The immunotherapy of malignancy utilises the hosts immune system to destroy neoplastic cells. Polyarthritis may evolve or reappear as a result of this therapy. In a report of 3 patients receiving IL-2 immunotherapy for metastatic melanoma and renal-cell carcinoma, 2 patients developed a clinical picture resembling rheumatoid arthritis. A third patient, who had a remote history of Reiters syndrome, developed symmetric oligoarthritis . The authors postulated induction of an autoimmune arthritis via an IL-2 induced T-cell mechanism, based on the inflammatory histologic findings, elevated levels of rheumatoid factor, positive antinuclear antibodies and positive HLA-DR4 genotype. Patients receiving IL-2 also developed spondiloarthritis with peripheral involvement and psoriatic arthritis . The arthritis was self-limited, with improvement when immunotherapy was stopped but could be reproducibly induced by successive treatment cycles. HLA typing of these patients showed the presence of HLA-B27 and HLA-B38, both major histocompatibility complex antigens associated with the respective diseases. Three cases of self-limited symmetrical polyarthritis following tamoxifen therapy for breast cancer were described . Arthritis was also seen in patients after interferon-a treatment. Pol yarthritis was the most common type of presentation, reported in 19 patients. Oligoarthritis or monoarthritis were less common, described in only 5 patients , Lately, there have been several reports on the development of symmetric polyarthritis in patients receiving Calmette-Guerin bacillus immunotherapy [71-73].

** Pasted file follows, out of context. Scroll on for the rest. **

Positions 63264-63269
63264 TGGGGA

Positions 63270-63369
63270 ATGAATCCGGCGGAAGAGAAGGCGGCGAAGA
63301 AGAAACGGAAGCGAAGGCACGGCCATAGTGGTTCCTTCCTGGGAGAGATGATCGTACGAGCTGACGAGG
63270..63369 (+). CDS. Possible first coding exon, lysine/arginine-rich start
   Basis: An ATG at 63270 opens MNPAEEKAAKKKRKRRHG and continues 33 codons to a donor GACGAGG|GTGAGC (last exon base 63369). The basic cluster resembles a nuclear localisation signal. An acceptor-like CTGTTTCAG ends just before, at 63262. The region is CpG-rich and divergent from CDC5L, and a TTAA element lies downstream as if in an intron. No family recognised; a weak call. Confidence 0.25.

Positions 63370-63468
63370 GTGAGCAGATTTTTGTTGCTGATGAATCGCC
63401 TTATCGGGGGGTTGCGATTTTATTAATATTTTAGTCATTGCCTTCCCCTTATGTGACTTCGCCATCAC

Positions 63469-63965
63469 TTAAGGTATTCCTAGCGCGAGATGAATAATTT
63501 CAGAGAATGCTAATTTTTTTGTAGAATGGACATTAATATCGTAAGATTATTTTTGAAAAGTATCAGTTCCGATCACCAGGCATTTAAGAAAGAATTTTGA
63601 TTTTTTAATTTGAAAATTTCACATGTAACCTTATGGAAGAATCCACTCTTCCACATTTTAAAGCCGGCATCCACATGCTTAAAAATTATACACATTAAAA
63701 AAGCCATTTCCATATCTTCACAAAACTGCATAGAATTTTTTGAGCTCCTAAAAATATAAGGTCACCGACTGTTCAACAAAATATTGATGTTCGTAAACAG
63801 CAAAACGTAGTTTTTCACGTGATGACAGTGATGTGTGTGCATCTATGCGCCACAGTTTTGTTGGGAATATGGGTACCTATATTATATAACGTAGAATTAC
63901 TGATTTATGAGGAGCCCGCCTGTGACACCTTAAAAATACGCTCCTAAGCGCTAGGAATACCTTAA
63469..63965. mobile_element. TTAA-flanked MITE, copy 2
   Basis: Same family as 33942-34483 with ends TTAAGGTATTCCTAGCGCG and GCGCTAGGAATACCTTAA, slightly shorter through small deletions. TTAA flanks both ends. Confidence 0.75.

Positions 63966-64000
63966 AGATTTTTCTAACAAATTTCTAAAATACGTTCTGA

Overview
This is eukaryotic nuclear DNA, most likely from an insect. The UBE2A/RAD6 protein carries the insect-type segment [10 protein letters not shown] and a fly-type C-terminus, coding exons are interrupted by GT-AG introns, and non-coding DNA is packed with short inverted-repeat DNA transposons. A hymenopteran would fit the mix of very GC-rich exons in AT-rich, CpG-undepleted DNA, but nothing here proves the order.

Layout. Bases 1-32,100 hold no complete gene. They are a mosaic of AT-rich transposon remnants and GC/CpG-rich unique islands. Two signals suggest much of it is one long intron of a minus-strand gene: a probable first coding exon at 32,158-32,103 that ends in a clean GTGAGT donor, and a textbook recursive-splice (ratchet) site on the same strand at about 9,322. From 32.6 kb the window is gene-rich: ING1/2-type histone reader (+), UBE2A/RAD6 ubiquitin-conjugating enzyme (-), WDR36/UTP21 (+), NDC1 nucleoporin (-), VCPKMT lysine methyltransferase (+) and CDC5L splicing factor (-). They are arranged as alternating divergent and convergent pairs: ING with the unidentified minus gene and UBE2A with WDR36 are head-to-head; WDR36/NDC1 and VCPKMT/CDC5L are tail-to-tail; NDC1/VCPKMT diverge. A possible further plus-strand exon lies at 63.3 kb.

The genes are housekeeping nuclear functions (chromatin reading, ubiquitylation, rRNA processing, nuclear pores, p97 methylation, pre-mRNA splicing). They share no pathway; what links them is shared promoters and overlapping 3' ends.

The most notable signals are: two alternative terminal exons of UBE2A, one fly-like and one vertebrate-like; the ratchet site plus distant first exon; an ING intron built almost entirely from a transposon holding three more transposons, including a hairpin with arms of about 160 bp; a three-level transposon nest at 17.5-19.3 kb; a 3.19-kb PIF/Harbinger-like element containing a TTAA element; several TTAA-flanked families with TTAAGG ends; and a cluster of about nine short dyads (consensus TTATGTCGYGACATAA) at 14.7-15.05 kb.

Patients with cancer undergoing immunotherapy may provide an excellent model for investigation and clarifying the mechanisms underlying inflammatory arthritides and autoimmunity in general ,
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Thank you for deciding to learn more about the disorder, Osteoarthritis. Inside these pages, you will learn what it is, who is most at risk for developing it, what causes it, and some treatment plans to help those that do have it feel better. While there is no definitive “cure” for Osteoarthritis, there are ways in which individuals can improve their quality of life and change the discomfort level to one that can be tolerated on a daily basis.